A Harvard junior recently contacted me to let me know that he appreciated my belief in the value of a gap year.  He offered to write a guest post recounting his experiences and sharing his “dos and don’ts” for mapping out a plan for a year off between high school and college. I’m happy to share his post with you.



1309790130gap-year-mediaAfter a grueling four years, I was finally able to limp to the finish line and put a cap on my four year high school career. The college admissions process had come to a close months before and the coursework had subsided, but I was still feeling bogged down. I was burnt out- schoolwork became a dread and I was feeling rundown. The thought of another four years of education created feelings of anxiety, not excitement. It was at this point I started considering taking a year off, a “gap year” as it has come to be called.

My gap year provided me a time to decompress and refocus for the upcoming years of study. During the year I kept myself busy- I worked as a line cook in a Mexican restaurant, a laborer at a landscaping company, and an intern at the Massachusetts State House. All of these experiences offered unique experiences, and subsequently lessons- lessons I would not have been afforded had I not taken a gap year. On top of being able to decompress, I was able to make money as well as boost my resume.

While gap years have risen in popularity, I still believe some people are against the practice. I admit I had some trepidation about taking a year off, which derived from the unwillingness of me to “waste” a year of my life. I believed that by putting my academic career on hold would somehow put me behind my peers. In retrospect, I can honestly say I couldn’t have been more wrong. I entered college with a hunger to learn and appreciate my surroundings. Taking a step back provides you with an opportunity to take an honest look at the future and appreciate the opportunities set out before you. During my time off, I was able to learn the do’s and don’ts of gap years:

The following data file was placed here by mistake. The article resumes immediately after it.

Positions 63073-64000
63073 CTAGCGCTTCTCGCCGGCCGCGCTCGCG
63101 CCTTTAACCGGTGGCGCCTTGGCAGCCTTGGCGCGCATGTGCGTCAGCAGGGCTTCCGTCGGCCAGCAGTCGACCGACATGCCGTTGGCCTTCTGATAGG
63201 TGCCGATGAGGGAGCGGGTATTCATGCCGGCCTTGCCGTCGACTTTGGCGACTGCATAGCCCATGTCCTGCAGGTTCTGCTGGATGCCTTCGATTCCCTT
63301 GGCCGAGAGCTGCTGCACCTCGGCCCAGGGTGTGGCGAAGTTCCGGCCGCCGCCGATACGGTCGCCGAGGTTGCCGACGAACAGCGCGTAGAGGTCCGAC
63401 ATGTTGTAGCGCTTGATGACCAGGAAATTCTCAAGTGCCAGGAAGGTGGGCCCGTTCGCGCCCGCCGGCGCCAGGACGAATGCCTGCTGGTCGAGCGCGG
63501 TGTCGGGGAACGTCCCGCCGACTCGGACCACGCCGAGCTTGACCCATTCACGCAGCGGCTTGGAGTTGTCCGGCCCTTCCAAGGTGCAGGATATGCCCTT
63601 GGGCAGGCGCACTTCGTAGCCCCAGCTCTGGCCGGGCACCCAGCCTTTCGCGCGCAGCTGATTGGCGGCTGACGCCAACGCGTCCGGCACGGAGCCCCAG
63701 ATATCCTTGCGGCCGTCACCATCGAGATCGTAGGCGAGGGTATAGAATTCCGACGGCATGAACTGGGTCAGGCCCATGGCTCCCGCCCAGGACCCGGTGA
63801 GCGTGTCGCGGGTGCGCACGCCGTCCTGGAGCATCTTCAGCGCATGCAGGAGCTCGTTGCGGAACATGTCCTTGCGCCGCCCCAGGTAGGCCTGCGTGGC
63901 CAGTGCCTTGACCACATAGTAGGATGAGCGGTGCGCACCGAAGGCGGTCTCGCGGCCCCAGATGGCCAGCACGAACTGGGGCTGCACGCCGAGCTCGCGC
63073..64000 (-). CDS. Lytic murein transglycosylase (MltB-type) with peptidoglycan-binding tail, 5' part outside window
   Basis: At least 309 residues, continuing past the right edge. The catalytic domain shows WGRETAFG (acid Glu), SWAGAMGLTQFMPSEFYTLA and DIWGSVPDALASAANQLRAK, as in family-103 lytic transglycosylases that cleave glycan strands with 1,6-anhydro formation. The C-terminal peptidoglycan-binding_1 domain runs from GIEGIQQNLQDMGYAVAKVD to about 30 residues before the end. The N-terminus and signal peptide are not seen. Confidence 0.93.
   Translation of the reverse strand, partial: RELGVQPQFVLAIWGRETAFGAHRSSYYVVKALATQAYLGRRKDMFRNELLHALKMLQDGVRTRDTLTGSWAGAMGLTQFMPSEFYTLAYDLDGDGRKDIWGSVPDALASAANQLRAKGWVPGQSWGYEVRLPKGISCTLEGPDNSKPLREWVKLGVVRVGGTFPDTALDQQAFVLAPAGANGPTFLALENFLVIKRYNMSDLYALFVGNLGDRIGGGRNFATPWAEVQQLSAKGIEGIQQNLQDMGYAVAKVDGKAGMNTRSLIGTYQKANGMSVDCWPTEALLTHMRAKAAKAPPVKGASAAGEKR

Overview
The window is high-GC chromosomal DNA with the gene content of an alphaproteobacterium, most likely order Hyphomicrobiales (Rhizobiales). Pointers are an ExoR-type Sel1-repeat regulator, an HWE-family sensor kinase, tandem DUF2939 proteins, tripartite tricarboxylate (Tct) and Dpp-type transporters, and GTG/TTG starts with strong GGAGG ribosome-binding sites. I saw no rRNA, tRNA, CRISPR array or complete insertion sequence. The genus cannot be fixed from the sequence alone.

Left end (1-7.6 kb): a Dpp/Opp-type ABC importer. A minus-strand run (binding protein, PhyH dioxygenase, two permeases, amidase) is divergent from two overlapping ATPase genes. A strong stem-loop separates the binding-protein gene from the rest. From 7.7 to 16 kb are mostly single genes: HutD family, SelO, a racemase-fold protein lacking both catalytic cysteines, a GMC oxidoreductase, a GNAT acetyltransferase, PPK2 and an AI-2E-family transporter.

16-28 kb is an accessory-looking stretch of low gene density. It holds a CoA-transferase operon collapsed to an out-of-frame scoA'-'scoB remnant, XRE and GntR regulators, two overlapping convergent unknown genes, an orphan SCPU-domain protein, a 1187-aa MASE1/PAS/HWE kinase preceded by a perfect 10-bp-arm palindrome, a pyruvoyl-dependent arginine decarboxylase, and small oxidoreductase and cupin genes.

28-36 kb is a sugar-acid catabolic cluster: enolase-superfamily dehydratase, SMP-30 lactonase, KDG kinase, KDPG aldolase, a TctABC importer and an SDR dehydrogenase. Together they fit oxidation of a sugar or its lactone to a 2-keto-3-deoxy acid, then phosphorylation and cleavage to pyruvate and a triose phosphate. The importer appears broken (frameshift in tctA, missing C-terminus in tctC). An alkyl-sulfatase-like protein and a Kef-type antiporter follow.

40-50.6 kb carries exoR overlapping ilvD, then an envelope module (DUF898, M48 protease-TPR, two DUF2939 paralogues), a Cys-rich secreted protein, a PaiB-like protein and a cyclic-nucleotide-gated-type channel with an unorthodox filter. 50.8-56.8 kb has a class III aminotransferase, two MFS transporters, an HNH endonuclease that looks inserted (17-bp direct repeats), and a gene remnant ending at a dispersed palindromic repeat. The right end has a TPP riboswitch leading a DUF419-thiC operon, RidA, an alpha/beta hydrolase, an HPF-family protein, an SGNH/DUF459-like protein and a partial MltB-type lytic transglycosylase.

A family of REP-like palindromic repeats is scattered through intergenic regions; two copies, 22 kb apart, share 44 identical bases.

• Take the odd job. I learned valuable lessons while working outside of my comfort zone. I was able to learn a lot about myself by being in situations outside of my comfort zone. These have allowed me to navigate my college career with enhanced wisdom- a luxury afforded by my gap year.
  • Relax. The social and physical toll of a demanding high school career is large. Don’t be afraid to take a day to watch Netflix, and do a whole lot of nothing. You earned it, and if you’re like me, you need it.


Get complacent, especially at the start. When I decided to finally take the gap year, I got complacent at the beginning, figuring “I’m taking a WHOLE YEAR off, I have some time to think about what I want to do.” However, the next time I thought about it, it was already January, and I had closed myself off to a variety of opportunities- -especially in relation to travelling.


Colin Smith
BA Candidate in Sociology and Economics
Harvard College Class of 2015


PS:  To avoid spam, I haven’t included Colin’s contact information.  But if you’d like to reach him, send me a note from my contact page and I’ll hook you up with him!  Or you can check out his LinkedIn profile.  




Published by Mark Montgomery

Mark is a leading educational consultant. His experience as a professor, college administrator, and youth mentor help him guide students from around the country and around the world.

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  1. Sounds like your gap year was anything but a waste! Thank you for sharing your experience.

  2. “Hi, I’m interning with AdmitSee.com, which pays you to share your old college application essays & advice. Thought you might be interested–you get paid every time an applicant views your profile. Totally anonymous and only takes minutes. : )

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